Tuesday, December 11, 2012

the daring mind


The mind woke up this morning and, like a hundred brittle leaves blown down some autumnal street, tap-danced and delighted in one direction and another, refusing to curl up in one cozy gutter or another ... just dancing further and further towards who-knows-where.

If I had to put a facile headline on it, I guess it would be "The Daring Mind." It's a facile headline because the line between daring and cowardice is, of itself, a cowardly notion.

Being behind the cultural curve as I am, last night was the first I had heard of "Zero Dark Thirty," a movie due out a week from Friday. I immediately went into the other room and announced to my younger son, who likes movies with guns and noise and manly men, that we were going to see it.

This place of daring
The movie centers on the American hunt for and assassination of Osama bin Laden, a Saudi whose one-man vision cost the United States billions and billions and billions of dollars. A "terrorist." An "enemy." An accredited "bad guy." A guy on whom the United States has painted its own colorful versions of "patriotism." Bin Laden was assassinated in 2011 and his body (if you believe this, I will sell you a bridge in Brooklyn) dumped in the Arabian Sea.

Anyway, I immediately wanted to see the movie after I heard it mentioned on TV. I did not want to see it for patriotic reasons. I did not want to see it for the pure action-adventure of it. I did not want to see it as a means of boosting my own versions of nationalist fervor. I wanted to see it because the movie was directed by Kathryn Bigelow, the same woman who made "The Hurt Locker," the story of a bomb-disposal unit in Iraq. For as little as I know of her, Bigelow seems to be a woman daring enough to address the human substance of things instead of just rolling over and playing dead for an applauding, feel-good, or watch-me-be-depressed audience.

I don't really care what Bigelow's vision is. I care that she has the daring to try to present it ... to winkle out the truth that lies hidden... to address the frightening edges of things, where what is vile is also tender and what is tender is undeniably vile. Bigelow, in my mind, fits nicely on a shelf with other really nervy directors, as for example, Peter Weir in his early movies ("The Last Wave," for one)... people who test the waters where the seen and the unseen crash into each other, enfold each other, and make mincemeat of more convenient views ... it takes balls to go to the edge of that cliff ... and risk all ... and perhaps fail miserably in the attempt to transmit that  vision.

A daring mind.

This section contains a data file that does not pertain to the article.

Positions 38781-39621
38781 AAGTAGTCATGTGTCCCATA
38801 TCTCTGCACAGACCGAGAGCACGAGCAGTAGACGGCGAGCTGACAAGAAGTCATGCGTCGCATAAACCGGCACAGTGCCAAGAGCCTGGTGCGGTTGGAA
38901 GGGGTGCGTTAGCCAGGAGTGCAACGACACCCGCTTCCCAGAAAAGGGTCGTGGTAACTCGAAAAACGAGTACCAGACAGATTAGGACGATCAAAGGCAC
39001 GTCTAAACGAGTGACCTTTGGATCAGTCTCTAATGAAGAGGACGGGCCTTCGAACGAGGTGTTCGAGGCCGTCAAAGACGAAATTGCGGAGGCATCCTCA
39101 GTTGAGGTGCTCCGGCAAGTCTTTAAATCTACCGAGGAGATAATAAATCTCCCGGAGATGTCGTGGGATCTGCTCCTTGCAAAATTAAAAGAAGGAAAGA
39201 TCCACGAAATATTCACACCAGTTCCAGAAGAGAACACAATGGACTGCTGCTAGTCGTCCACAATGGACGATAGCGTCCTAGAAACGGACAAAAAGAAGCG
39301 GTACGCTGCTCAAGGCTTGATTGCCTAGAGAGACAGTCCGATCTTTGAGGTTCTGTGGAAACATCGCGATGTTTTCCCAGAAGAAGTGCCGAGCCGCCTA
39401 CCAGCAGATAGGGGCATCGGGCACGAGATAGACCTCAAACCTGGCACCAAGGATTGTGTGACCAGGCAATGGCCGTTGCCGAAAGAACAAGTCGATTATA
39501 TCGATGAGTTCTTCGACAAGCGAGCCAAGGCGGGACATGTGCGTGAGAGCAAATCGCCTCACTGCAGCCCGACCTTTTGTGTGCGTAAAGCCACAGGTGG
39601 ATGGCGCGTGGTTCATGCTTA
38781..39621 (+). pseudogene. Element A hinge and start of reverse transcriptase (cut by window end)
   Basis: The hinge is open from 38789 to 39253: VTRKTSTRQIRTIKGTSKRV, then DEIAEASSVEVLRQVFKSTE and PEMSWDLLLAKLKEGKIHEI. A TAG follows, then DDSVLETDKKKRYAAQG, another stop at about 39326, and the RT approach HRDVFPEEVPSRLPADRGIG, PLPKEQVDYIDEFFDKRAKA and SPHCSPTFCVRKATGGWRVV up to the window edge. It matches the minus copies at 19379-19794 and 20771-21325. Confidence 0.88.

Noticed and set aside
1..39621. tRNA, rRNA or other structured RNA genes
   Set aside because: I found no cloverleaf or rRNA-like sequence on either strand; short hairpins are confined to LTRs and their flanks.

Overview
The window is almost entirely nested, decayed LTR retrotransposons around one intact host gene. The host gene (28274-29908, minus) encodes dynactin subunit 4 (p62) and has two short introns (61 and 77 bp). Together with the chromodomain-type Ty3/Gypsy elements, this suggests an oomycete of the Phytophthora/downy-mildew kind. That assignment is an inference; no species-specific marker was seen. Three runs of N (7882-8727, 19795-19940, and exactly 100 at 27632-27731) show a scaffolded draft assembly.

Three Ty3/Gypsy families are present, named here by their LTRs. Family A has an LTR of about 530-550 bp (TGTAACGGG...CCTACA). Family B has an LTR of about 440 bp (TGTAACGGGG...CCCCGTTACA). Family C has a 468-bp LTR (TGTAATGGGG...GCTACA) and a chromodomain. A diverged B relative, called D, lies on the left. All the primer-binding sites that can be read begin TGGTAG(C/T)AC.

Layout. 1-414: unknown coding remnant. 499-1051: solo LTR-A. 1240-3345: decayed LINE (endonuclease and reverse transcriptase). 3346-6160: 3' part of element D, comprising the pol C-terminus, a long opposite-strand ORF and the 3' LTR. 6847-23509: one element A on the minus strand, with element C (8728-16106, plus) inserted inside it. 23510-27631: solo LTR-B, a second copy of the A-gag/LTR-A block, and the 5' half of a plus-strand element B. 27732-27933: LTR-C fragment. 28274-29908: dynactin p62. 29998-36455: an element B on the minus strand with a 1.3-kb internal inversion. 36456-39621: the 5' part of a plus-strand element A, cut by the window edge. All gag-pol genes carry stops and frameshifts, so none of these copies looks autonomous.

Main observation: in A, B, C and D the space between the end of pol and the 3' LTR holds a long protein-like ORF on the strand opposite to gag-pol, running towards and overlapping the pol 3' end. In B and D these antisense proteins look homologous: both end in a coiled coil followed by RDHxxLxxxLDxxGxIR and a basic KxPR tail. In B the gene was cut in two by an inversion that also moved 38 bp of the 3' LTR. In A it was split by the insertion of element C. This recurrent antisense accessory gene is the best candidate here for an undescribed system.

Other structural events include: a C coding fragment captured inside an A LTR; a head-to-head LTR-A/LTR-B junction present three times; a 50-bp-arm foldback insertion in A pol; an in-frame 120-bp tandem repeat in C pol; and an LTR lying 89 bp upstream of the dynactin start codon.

Whether myth or fact makes no difference: Jesus was said to have walked into the desert alone. Alone for forty days and forty nights. Such a tale, for those inclined, may encourage the onlooker to slouch ever more comfortably on the pew of marvels. So much courage ... wish I could be that brave ... wish I could be that daring ... but since I am not and cannot, well, marveling is the next best option. Look what someone else did! Me, I've got to go to work, raise a family, and tussle with a hundred mundane worries. I have time to marvel now and then, to acclaim the daring, but ....

The trouble with marvels, of course, is that what is marvelously bright is allowed to overshadow and blot out a plain and mundane and mixed-message reality. Jesus was a bright hero. I'm no hero. I take consolation and encouragement from bright-light heroes, but ... well, don't tell me that a daring peek over my own cliff is a necessity; don't tell me I have to come to a place where, just this once, my own daring is all I've got. Don't -- please don't! -- tell me that everyone walks into the desert and that the premise of that effort might roughly be described as "fuck the marvels!" Just let me kick the can of belief and emotion and intellect down this endless road where others are similarly kicking the can. The desert is a lonely place, a place of death, a place of daring without reference points. If a (wo)man dares and there is no one to acknowledge that daring, is it any longer daring?

A daring mind.

The American writer Ernest Hemingway was a man who put himself in dangerous situations in an apparent effort to find grist for his writer's mill and, more important, as a means of reassuring himself that cowardice could be overcome. War, hunting wild animals -- he did a lot of that and, because these marvelous bits of daring were not quite convincing or compelling enough, ended up blowing his brains out. Daring only seems daring to those who shrink from daring.

At the southern-most tip of South America, Tierra del Fuego is a place where the Atlantic and Pacific oceans meet and clash and enfold each other. It is a land of fire, a land of ice, an untamed and ruthless and daring place. How many ships have traversed these waters? How many have been lost? Some, like me, write it off and adore it as a place of marvels. Jesus-Joseph-and-Mary! -- how about them apples?!

But as others must sail such irrepressible waters, so I think everyone, just once perhaps, must sail their own sea of daring, into the realms where what is vile is likewise tender and what is tender is likewise vile; where kicking the can that others provide is simply no longer and option; where the only thing worse than shaking death's outstretched hand is not-shaking that hand; where half-a-loaf is no longer better than none; where maintaining a safety net that dilutes every effort is ... at last ... intolerable.

A daring mind ... perhaps in a sip of coffee or a passing smile.

No ... more ... marvels!

No... more ... daring.

On the path, no path, that leads here.

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